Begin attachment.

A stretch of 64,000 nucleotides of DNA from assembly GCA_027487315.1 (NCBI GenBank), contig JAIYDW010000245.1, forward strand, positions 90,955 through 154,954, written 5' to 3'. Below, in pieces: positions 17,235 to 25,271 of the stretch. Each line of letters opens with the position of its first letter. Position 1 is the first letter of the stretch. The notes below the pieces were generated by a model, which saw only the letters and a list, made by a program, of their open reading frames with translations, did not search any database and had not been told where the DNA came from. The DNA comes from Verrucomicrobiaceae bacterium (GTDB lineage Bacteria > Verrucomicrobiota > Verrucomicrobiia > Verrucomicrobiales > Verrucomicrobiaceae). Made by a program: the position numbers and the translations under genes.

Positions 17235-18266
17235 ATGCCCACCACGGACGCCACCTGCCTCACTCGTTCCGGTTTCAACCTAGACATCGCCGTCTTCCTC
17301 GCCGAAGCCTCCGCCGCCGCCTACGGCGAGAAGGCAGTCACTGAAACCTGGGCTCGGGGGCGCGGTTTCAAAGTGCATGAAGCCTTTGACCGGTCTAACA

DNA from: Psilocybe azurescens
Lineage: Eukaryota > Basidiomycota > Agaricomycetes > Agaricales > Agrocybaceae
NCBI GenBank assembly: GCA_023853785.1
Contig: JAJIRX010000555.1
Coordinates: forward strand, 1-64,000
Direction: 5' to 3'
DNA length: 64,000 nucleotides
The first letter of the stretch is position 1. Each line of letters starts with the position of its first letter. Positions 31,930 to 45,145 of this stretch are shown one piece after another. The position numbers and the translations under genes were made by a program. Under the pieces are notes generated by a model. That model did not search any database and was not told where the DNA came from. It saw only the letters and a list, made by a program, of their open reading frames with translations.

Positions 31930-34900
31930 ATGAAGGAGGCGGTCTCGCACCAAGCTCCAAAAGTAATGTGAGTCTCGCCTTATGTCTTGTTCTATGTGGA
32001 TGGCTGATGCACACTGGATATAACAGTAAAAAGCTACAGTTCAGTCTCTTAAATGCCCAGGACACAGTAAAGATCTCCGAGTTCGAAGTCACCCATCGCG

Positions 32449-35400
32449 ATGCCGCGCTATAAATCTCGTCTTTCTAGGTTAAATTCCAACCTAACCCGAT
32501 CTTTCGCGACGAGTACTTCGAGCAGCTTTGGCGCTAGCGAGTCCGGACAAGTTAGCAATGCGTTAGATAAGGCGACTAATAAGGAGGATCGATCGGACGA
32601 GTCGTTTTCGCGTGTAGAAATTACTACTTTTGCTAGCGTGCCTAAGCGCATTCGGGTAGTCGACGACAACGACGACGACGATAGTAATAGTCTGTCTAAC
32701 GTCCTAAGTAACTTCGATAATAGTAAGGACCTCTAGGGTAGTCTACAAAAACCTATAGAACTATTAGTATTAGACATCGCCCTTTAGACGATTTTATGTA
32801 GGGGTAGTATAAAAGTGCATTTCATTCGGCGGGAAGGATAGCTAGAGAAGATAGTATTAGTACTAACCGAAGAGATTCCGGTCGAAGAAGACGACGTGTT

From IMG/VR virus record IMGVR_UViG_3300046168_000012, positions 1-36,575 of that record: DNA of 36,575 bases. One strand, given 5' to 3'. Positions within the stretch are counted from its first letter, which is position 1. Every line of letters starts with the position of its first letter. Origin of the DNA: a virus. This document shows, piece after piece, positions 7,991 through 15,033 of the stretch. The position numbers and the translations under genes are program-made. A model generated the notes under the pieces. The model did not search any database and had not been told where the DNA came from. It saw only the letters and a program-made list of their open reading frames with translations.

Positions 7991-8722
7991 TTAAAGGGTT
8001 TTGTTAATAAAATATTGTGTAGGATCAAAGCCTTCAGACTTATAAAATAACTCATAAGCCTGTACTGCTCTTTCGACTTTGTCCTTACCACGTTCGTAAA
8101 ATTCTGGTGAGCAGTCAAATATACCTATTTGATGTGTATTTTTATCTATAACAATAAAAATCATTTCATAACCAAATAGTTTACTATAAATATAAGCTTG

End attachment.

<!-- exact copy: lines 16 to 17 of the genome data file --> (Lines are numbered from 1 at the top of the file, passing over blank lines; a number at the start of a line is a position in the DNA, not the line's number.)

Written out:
Positions 32449-35400
32449 ATGCCGCGCTATAAATCTCGTCTTTCTAGGTTAAATTCCAACCTAACCCGAT